And, that was what made Logan a different action film. All week long Wendy and I have been discussing why we found Logan to be a different kind of action film. We’ve been trying to step back and understand what the writers did to reach our emotions as well as our adrenal glands.

From the very beginning the writers revealed our heroes Wolverine, Charles Xavier, and Caliban in weakness, neediness, fear and frailty. This catches us off guard. We’re so used to seeing them in their confidence delivering pithy action movie lines as braggadocio. Add to our threatened, all-too-human heroes a cute, emotionally torn little girl and innocent children on the run for their lives. Mix in antagonists who, rather than silly comic book evil, seem like the truly evil people who actually appear in our morning headlines and you have a “comic book” movie that takes things to a different level than we’ve experienced before. (Attention parents: The “R” rating also means the producers took the violent action, language and one needless second of nudity to a new level as well).

As an amateur writer and professional communicator I’ve learned to look at and analyze communication from a contextual perspective. Most of us get mired in the details of what is being communicated. I tend to pull back and look at the larger picture. Scholars call it meta-communication.

In this morning’s chapter we wade into one of the most famous messages ever delivered. It’s called Jesus “Sermon on the Mount.” Even for non-religious types who have never darkened the door of a church or cracked open a Bible,  the words and metaphors Jesus delivered in this message have become part of our everyday vocabulary:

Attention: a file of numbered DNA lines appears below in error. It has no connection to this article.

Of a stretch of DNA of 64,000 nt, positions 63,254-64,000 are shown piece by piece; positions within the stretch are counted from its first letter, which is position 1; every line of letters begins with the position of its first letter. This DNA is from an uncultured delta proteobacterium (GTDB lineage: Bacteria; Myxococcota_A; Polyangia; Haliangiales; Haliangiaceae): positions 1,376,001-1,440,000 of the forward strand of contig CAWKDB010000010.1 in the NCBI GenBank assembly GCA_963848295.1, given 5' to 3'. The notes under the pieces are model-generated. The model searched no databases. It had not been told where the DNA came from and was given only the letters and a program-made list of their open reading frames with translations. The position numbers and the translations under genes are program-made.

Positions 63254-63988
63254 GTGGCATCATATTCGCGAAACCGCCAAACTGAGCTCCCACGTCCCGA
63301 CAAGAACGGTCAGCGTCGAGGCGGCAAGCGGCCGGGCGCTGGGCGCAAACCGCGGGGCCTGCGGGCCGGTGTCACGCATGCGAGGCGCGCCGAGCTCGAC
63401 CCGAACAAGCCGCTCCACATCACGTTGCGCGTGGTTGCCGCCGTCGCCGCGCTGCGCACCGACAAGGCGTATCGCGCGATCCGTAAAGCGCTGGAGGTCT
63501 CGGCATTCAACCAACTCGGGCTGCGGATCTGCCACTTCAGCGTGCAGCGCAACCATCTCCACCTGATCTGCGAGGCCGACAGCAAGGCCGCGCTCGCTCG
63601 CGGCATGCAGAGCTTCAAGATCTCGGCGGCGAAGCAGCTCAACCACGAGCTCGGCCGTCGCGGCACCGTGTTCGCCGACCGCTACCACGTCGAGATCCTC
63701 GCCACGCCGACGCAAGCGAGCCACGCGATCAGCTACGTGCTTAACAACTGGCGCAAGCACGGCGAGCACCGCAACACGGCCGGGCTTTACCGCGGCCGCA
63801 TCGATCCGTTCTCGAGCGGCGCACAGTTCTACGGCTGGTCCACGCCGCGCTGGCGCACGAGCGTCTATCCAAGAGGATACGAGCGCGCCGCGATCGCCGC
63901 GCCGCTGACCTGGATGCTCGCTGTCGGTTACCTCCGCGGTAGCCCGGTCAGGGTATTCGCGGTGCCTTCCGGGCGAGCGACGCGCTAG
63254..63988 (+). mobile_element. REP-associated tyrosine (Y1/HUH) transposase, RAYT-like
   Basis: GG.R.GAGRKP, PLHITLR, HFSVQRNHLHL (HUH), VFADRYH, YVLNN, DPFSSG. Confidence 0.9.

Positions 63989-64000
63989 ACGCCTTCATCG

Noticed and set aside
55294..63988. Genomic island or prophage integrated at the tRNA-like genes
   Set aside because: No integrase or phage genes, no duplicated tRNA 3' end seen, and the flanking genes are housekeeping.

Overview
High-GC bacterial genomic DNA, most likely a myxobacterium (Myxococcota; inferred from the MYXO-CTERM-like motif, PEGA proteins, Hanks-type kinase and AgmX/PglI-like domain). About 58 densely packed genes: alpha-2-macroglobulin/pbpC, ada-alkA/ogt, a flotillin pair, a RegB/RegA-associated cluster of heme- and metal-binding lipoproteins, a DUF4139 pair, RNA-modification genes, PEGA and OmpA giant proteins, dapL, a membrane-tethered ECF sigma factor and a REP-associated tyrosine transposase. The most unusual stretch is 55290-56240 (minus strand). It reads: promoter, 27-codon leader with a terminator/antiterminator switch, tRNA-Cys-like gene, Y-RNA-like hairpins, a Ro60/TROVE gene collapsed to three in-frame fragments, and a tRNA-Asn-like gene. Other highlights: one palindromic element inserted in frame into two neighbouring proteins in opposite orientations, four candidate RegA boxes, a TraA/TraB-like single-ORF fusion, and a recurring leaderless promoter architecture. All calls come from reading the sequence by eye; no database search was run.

• Turn the other cheek
  • Light of the world
  • City on a hill
  • Salt of the earth

As I read today’s chapter I could easily get mired in the abundance of inspired teaching. Virtually every line and verse could be its own blog post. But, I found myself unconsciously doing what I do with Marvel movies. I stepped back to look at the bigger picture of how Jesus was communicating at a broader level.

Jesus starts out with an attention grabber. He lists those who are “blessed” in God’s economy and the list looks nothing like we expect it to look. We tend to think of those who are rich, strong, powerful, healthy, educated, famous, connected, athletic, and popular as “blessed.” Jesus’ list starts with “poor” and goes on to list the grieving, meek, merciful, pure, peacemakers and persecuted.

Having grabbed our attention by saying what we didn’t expect to hear, Jesus goes on to tell His listeners that we are the vehicle through which God’s kingdom will advance in this world. We are the light. We are the preservative. He doesn’t qualify it. He doesn’t limit it. He doesn’t add a litmus test. Every one of his listeners is included. This is in stark contrast to our commonly held belief that God’s work is reserved for ministers, pastors, seminary graduates, religious types, “good” people and those who don’t struggle, sin and avoid church like the plague.

So this is a different kind of message than the “toe the line and follow all the rules or you’re going to hell stuff.” Does this mean that all the rules don’t matter anymore? Does Jesus mean that those ten commands I’m so bad at and all that other stuff are obsolete and out the window?